Effects of Interpregnancy Interval and Outcome of the Preceding Pregnancy on Pregnancy Outcomes in Matlab, Bangladesh

Published in: BJOG: An International Journal of Obstetrics and Gynaecology, v. 114, no. 9, Sep. 2007, p. 1079-1087

by Julie DaVanzo, Lauren Hale, Abdur Razzaque, Omar Rahman

Read More

Access further information on this document at www.blackwell-synergy.com

This article was published outside of RAND. The full text of the article can be found at the link above.

OBJECTIVE: To estimate the effects on pregnancy outcomes of the duration of the preceding interpregnancy interval (IPI) and type of pregnancy outcome that began the interval. DESIGN: Observational population-based study. SETTING: The Maternal Child Health-Family Planning (MCH-FP) area of Matlab, Bangladesh. POPULATION: A total of 66,759 pregnancy outcomes that occurred between 1982 and 2002. METHODS: Bivariate tabulations and multinomial logistic regression analysis. MAIN OUTCOME MEASURES: Pregnancy outcomes (live birth, stillbirth, miscarriage [spontaneous fetal loss prior to 28 weeks], and induced abortion). RESULTS: When socio-economic and demographic covariates are controlled, of the IPIs that began with a live birth, those <6 months in duration were associated with a 7.5-fold increase in the odds of an induced abortion (95% CI 6.0-9.4), a 3.3-fold increase in the odds of a miscarriage (95% CI 2.8-3.9), and a 1.6-fold increase in the odds of a stillbirth (95% CI 1.2-2.1) compared with 27- to 50-month IPIs. IPIs of 6-14 months were associated with increased odds of induced abortion (2.0, 95% CI 1.5-2.6). IPIs greater than or equal to 75 months were associated with increased odds of all three types of non-live-birth (NLB) outcomes but were not as risky as very short intervals. IPIs that began with a NLB were generally more likely to end with the same type of NLB. CONCLUSIONS: Women whose pregnancies are between 15 and 75 months after a preceding pregnancy outcome (regardless of its type) have a lower likelihood of fetal loss than those with shorter or longer IPIs. Those with a preceding NLB outcome deserve special attention in counselling and monitoring.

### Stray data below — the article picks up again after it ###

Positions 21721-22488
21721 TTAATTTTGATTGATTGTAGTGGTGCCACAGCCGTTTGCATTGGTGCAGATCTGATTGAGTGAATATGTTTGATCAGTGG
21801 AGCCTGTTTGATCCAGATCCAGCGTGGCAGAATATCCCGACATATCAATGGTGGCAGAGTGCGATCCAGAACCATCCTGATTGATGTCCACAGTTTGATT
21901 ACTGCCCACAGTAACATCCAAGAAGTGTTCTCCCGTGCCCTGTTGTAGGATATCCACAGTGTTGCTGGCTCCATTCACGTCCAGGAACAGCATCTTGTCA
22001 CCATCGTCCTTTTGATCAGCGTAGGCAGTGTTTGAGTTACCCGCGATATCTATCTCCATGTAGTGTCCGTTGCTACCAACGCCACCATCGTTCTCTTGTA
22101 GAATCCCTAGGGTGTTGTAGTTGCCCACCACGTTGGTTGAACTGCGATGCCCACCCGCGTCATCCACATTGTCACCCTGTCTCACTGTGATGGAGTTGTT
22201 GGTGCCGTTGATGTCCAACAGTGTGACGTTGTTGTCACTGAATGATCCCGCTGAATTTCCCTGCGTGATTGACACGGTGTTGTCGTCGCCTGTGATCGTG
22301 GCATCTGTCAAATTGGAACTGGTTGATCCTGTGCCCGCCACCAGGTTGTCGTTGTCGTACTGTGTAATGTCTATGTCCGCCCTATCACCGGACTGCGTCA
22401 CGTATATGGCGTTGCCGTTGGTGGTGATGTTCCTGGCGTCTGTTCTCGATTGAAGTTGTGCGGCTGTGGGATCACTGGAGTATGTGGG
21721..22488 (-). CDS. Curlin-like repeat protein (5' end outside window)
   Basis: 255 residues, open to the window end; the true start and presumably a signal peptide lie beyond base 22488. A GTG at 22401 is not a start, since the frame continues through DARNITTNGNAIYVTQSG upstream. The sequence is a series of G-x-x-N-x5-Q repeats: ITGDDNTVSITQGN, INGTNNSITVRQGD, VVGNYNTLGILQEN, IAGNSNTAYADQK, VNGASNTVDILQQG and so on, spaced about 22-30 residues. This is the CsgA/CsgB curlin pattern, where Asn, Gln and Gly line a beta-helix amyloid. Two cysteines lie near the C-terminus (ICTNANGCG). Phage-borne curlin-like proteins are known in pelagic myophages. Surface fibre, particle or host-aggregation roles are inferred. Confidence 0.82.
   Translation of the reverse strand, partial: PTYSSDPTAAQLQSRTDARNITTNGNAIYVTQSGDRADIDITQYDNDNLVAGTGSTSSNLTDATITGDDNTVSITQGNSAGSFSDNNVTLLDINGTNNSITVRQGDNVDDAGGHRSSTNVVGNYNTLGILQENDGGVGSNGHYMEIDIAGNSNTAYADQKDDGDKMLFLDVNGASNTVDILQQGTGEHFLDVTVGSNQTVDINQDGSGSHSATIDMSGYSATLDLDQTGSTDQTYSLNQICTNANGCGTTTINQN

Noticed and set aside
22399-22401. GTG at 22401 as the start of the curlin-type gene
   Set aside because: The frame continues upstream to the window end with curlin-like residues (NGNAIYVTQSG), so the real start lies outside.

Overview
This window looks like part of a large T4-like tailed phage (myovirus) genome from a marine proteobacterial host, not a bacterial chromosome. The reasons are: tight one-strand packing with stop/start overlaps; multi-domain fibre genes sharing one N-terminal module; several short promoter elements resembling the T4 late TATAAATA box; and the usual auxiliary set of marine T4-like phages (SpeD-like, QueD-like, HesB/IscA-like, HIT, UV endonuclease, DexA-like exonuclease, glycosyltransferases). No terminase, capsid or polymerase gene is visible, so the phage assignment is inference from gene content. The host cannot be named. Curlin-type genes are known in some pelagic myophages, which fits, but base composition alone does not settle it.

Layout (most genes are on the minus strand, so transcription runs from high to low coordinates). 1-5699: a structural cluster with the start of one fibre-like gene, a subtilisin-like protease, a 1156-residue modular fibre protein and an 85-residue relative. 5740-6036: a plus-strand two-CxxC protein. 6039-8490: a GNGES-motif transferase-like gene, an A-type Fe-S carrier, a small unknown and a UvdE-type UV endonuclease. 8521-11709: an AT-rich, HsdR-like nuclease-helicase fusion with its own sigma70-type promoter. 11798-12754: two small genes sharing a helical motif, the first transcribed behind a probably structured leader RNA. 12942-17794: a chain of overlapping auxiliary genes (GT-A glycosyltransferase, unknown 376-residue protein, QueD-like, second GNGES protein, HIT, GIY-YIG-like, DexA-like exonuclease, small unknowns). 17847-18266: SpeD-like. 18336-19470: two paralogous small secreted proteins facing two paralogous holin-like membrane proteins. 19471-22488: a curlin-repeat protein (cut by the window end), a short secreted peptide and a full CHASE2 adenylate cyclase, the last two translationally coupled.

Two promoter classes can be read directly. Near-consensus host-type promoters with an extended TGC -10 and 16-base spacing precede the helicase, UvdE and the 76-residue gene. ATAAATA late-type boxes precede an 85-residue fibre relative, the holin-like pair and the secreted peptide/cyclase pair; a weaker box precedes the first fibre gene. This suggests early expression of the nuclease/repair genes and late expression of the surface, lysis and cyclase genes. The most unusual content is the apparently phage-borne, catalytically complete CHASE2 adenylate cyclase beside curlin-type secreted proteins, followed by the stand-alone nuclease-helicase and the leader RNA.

This report is part of the RAND Corporation External publication series. Many RAND studies are published in peer-reviewed scholarly journals, as chapters in commercial books, or as documents published by other organizations.

Our mission to help improve policy and decisionmaking through research and analysis is enabled through our core values of quality and objectivity and our unwavering commitment to the highest level of integrity and ethical behavior. To help ensure our research and analysis are rigorous, objective, and nonpartisan, we subject our research publications to a robust and exacting quality-assurance process; avoid both the appearance and reality of financial and other conflicts of interest through staff training, project screening, and a policy of mandatory disclosure; and pursue transparency in our research engagements through our commitment to the open publication of our research findings and recommendations, disclosure of the source of funding of published research, and policies to ensure intellectual independence. For more information, visit www.rand.org/about/research-integrity.

The RAND Corporation is a nonprofit institution that helps improve policy and decisionmaking through research and analysis. RAND's publications do not necessarily reflect the opinions of its research clients and sponsors.